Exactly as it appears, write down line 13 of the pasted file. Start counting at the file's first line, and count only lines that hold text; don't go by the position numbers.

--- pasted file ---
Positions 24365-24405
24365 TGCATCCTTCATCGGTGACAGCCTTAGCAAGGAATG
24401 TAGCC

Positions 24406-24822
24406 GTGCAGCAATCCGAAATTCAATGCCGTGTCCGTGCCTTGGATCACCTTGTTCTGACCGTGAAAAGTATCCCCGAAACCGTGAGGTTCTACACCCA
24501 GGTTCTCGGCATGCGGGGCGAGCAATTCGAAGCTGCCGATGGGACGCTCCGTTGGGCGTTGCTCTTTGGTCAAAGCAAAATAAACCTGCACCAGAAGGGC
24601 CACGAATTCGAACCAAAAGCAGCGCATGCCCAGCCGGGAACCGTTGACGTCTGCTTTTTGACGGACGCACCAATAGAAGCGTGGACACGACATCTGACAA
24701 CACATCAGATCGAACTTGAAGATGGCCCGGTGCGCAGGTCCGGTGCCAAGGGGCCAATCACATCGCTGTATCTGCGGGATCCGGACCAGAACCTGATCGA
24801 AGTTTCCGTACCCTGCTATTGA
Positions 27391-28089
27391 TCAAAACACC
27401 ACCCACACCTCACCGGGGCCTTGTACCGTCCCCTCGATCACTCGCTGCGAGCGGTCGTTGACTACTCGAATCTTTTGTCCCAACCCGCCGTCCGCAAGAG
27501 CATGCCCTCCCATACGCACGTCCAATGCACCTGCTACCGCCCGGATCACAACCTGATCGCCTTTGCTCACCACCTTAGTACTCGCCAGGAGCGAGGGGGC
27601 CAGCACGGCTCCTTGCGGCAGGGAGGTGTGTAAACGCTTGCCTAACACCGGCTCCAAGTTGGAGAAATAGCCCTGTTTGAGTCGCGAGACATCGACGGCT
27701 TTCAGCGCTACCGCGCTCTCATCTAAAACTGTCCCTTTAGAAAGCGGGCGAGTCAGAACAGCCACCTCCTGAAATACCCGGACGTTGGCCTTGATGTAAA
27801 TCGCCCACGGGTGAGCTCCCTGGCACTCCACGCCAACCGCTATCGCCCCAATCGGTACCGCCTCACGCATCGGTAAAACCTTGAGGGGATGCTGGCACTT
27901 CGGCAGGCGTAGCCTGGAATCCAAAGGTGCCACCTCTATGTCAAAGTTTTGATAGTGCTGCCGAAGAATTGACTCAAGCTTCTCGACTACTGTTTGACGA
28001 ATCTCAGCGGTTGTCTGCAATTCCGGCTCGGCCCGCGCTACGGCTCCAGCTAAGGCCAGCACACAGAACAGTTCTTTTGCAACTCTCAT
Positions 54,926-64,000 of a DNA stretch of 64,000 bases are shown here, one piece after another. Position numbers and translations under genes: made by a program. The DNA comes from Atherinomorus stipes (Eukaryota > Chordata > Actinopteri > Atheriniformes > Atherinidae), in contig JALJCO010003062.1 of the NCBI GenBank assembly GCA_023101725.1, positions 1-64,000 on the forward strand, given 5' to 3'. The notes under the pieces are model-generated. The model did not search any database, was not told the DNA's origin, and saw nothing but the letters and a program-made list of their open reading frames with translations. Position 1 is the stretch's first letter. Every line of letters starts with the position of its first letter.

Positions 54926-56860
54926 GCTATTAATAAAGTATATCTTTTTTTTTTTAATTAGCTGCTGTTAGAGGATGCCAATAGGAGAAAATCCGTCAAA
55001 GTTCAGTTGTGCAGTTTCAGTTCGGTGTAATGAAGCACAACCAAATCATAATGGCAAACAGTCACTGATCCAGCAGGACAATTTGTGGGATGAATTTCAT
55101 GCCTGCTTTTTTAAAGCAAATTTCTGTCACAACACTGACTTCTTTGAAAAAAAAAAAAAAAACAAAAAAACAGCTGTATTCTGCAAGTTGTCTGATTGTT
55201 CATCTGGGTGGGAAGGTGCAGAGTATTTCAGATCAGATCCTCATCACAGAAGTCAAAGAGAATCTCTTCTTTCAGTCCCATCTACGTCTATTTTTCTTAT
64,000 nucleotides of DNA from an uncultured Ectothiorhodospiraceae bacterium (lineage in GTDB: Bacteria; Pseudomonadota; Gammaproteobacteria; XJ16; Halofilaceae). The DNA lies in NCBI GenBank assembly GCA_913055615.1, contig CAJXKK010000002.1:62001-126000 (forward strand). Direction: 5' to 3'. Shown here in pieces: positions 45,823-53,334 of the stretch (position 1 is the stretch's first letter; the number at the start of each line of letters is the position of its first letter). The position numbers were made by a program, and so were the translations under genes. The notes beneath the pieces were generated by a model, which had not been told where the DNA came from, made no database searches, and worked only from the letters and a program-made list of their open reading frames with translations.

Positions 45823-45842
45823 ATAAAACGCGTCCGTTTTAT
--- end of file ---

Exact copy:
27501 CATGCCCTCCCATACGCACGTCCAATGCACCTGCTACCGCCCGGATCACAACCTGATCGCCTTTGCTCACCACCTTAGTACTCGCCAGGAGCGAGGGGGC